Kennedy School of Government lecturer Pippa Norris discussed various factors than can lead to failed elections in front of a small crowd gathered at the Ash Center for Democratic Governance and Innovation on Tuesday afternoon.
Her talk was based off findings in her recently published book, Why Elections Fail. This is the second volume in a trilogy about the Electoral Integrity Project, a research project directed by Norris that aims to research and evaluate international elections, discover the causes and effects of election failure, and provide solutions for these failures.
Norris and her team have collected data on over 100 countries with a population of more than 100,000 that have held a national election between 2012 and now, and will continue to collect data in the coming year. The researchers have asked 40 experts in each country to fill out a survey with a range of questions about how the election was carried out, the results of which Norris has used to create a Perceptions of Electoral Integrity index. She defines electoral integrity as “international commitments and global norms, endorsed in a series of authoritative conventions, treaties, protocols, and guidelines.”
In this index, the United States ranks the worst of all established democracies, and below several other countries with shorter histories of electoral processes, including Rwanda and Tunisia, illustrating Norris’s point that election failure is not limited to the developing world.
“When we talk about problems of electoral integrity, in our project, we see them as universal,” Norris said.
According to Norris, one reason the U.S. ranks so low is that the success of elections has two dimensions—adherence to human rights and the administration of the elections themselves. The U.S. has scored low on the administration dimension, and on campaign finance issues in particular.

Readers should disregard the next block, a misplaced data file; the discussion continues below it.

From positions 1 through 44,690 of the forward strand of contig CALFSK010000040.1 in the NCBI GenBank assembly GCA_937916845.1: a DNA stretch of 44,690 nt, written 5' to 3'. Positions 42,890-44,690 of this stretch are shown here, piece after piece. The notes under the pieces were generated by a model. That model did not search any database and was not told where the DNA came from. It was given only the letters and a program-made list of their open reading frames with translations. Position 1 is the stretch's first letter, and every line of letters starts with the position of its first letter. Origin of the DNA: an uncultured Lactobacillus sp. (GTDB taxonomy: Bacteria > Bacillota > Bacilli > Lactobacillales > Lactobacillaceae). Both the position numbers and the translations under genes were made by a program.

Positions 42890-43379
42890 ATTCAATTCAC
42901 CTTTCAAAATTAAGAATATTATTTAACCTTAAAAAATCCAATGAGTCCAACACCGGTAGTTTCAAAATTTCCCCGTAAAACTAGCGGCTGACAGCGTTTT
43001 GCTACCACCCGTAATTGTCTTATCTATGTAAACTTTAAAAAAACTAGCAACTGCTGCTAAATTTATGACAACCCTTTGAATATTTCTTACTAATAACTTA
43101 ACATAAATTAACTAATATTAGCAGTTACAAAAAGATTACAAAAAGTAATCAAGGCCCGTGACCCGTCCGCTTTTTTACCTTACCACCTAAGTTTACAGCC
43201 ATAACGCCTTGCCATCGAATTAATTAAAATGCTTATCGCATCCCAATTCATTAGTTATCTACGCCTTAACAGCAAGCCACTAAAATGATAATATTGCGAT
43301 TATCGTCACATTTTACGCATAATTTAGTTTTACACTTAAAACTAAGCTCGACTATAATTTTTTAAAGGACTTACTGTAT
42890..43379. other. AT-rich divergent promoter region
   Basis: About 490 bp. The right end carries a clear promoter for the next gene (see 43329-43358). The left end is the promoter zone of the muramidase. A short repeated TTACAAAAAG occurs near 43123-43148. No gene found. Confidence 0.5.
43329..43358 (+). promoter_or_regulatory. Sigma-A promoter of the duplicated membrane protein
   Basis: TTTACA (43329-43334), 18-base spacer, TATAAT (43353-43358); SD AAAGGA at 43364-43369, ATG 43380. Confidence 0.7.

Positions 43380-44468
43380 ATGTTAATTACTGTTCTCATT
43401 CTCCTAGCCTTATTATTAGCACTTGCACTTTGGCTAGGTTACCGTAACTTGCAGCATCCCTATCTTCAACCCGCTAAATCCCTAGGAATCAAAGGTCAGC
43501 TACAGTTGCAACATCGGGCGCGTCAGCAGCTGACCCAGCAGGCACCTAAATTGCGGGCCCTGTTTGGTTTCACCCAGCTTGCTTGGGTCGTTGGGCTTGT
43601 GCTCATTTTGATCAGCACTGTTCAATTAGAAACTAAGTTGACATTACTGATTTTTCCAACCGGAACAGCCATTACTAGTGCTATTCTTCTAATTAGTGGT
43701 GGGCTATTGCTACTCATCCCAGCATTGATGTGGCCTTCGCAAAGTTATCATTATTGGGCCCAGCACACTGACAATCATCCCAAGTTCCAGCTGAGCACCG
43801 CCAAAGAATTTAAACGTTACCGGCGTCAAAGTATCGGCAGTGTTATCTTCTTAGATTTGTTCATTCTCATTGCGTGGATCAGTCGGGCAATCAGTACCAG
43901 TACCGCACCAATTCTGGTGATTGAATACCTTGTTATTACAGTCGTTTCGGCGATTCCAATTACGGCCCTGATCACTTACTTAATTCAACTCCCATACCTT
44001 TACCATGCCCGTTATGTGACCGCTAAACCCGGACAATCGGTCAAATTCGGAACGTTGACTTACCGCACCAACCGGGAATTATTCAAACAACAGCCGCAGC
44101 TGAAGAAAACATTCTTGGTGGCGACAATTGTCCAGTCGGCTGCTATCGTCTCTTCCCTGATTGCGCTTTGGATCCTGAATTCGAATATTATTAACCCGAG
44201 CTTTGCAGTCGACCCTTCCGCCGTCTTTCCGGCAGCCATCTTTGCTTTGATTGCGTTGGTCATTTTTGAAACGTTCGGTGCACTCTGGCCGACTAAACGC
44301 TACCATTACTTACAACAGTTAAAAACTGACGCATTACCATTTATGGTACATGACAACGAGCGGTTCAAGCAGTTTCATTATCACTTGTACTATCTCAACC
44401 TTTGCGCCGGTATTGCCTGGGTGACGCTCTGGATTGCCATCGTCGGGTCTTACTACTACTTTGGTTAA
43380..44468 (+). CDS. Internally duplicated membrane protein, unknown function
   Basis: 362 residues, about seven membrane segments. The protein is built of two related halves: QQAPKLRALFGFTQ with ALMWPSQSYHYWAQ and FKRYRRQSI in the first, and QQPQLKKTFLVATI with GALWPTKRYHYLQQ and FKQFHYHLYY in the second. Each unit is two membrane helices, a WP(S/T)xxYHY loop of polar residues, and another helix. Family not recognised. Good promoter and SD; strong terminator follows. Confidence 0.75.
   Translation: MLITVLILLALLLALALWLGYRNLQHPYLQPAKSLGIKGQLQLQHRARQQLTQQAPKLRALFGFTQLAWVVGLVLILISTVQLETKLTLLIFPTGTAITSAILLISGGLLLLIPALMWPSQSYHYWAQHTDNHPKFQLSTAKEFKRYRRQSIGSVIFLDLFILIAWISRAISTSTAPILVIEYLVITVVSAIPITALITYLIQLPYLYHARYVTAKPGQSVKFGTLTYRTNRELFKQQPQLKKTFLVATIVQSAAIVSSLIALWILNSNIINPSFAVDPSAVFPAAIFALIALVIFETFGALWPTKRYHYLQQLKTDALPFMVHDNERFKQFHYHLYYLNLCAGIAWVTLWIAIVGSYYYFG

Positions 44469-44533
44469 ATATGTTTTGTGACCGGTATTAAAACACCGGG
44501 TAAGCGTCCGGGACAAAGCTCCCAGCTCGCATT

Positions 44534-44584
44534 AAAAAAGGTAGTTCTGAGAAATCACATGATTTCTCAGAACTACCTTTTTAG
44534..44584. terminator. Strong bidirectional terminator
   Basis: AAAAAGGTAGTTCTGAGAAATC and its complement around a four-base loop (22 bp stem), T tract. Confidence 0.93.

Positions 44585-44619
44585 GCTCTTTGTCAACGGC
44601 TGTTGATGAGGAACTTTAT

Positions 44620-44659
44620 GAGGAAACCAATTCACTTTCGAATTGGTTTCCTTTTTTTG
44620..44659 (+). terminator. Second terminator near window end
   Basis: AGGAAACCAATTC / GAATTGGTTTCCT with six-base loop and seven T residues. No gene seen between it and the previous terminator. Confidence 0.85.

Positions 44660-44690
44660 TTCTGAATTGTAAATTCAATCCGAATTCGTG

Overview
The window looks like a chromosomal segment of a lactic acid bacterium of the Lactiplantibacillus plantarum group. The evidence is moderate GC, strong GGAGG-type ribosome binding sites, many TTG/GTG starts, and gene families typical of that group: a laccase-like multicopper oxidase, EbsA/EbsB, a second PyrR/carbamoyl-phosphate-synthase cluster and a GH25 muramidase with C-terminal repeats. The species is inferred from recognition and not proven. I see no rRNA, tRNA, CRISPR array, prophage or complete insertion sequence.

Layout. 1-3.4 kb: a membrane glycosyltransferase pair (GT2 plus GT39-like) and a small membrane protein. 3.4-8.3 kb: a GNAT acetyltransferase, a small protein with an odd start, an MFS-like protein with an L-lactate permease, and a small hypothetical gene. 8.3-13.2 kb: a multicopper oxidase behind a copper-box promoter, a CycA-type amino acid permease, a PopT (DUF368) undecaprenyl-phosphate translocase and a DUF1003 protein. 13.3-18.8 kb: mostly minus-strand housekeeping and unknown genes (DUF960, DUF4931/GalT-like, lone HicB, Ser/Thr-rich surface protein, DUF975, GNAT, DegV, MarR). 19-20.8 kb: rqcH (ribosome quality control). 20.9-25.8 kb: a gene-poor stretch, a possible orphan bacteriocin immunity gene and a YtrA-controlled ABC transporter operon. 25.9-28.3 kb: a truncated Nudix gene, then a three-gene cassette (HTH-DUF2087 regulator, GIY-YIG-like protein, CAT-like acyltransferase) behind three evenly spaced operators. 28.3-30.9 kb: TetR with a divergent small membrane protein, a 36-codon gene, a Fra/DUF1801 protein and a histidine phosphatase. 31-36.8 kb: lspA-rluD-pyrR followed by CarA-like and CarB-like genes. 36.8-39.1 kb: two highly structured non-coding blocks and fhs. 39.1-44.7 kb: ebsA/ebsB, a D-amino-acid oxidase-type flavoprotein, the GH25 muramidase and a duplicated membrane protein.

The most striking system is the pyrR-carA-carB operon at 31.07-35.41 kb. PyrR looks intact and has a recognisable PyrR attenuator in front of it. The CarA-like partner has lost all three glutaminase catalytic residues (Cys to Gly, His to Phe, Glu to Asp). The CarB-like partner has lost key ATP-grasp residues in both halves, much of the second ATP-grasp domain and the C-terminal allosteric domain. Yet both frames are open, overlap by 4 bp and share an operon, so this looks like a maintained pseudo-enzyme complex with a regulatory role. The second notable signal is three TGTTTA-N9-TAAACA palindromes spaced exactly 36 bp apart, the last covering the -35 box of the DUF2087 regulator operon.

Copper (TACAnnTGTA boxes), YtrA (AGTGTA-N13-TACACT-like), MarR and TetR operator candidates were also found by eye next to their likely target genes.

Norris is also interested in investigating other reasons that lead to low electoral integrity. Although she explores several different reasons in her book, she focused on the effects of the international community on elections in her talk.
She discussed her findings that the openness of a country’s borders and the electoral integrity of its neighbors have a large impact on the electoral integrity of the country itself. She has also found that the amount of aid spending in a country had no significant result on its electoral integrity score. Although she attributes this largely to the fact that aid is going to the worst cases, she said it poses a challenge for the final leg of her project, which is to propose solutions to election failure.
Attendee Paul Bernstein was drawn to the talk by concerns about American democracy and Norris’s work in the field.
“It’s a very worthy project,” Bernstein said. “It seems to be having good influence in places that are very needy, and it seems to mirror what we in America feel, that our democracy is not the best in the world.”
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